Christchurch is Thinking of Replacing Its Earthquake-Ravaged Church with a Cardboard Cathedral

The Cardboard Cathedral

Shigeru Ban Architects via Yahoo Real Estate

The Bible has at least a little to say about how to construct a building, but mostly in Proverbs and mostly not having anything to do actually building a structure (metaphor!). So without rock solid instructions, officials overseeing the Christchurch Cathedral--the one in Christchurch, New Zealand, that was all but leveled in February's 6.3-magnitude earthquake--plan to build a 700-seat cardboard cathedral as a temporary replacement.

Japanese architect Shigeru Ban is heading up the design effort, which is currently in the midst of a $50,000 feasibility study. If the plan is approved, Ban plans to erect a massive 78-foot-high A-frame cathedral from cardboard tubes that will sit upon a foundation of 20-foot shipping containers (and we're pretty positive that building plan is nowhere in the Good Book).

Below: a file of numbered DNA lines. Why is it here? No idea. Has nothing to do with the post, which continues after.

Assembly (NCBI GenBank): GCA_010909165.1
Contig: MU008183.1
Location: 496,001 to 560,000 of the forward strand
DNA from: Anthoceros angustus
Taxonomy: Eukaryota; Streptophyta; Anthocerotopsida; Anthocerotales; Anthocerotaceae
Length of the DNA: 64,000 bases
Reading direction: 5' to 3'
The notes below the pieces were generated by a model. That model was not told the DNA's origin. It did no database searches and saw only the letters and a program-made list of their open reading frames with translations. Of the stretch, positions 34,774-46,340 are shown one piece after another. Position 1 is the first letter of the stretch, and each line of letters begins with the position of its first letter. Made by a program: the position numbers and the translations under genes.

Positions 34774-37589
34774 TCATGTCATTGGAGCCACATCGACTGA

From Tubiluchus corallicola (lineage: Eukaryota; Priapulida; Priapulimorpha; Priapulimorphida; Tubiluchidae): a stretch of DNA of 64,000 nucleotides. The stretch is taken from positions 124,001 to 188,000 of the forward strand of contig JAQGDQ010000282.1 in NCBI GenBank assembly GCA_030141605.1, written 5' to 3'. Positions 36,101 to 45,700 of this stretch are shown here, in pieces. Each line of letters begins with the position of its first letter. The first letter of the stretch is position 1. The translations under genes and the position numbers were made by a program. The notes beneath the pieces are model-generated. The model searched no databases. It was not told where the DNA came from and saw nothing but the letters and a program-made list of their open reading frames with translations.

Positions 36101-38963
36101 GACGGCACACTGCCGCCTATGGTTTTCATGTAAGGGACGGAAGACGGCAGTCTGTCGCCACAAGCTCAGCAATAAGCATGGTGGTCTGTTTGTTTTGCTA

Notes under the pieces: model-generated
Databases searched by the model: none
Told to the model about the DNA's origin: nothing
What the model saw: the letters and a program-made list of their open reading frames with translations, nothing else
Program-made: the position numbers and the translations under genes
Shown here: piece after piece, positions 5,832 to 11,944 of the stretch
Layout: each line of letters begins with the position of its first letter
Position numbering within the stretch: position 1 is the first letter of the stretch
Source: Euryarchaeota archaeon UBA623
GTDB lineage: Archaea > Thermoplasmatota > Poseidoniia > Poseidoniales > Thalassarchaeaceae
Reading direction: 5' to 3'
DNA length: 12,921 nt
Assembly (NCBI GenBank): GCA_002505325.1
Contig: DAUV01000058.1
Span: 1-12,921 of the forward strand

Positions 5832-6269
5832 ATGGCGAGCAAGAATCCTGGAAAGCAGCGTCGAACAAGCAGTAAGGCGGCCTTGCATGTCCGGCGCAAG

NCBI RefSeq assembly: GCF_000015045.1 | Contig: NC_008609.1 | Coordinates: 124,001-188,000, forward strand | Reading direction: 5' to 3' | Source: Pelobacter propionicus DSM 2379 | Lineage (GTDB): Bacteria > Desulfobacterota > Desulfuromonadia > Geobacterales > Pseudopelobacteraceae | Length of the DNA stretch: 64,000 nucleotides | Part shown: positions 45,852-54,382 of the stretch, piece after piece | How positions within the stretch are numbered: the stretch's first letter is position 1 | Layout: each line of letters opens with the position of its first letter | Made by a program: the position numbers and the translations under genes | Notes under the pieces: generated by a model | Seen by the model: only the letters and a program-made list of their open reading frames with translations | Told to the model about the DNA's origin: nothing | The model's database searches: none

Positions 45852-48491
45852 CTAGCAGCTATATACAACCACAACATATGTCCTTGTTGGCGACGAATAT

Don't be misled by the term "temporary." This structure is meant to serve as a stand-in for Christchurch Cathedral--the city's iconic landmark--for a full ten years. It will cost about $3.4 million and could be erected in as few as three months. And try not to associate cardboard with "temporary" either--Ban has been building cardboard structures since 1989 (including a church in Kobe, Japan and several temporary housing buildings in Haiti), and he builds them to last.

Known as an "emergency architect," Ban is a big proponent of cardboard as a building material, particularly after natural disasters when the prices of building materials spike. It's cheap and abundant, it recycles when you're done with it, and it's surprisingly strong. In a pinch, you can usually get your hands on a lot of it fast at low cost.

If the plan is approved, the cardboard cathedral may be swiftly built to open on Feb 22 of next year, the one-year anniversary of the earthquake. That means a lot of cardboard will have to be erected in quite a hurry. But it's silly to think of the strength of a building in terms of how much time you spend moving heavy materials into place, Ban says. After all, he said in remarks to Christchurch Cathedral officials, paper buildings don't collapse during an earthquake.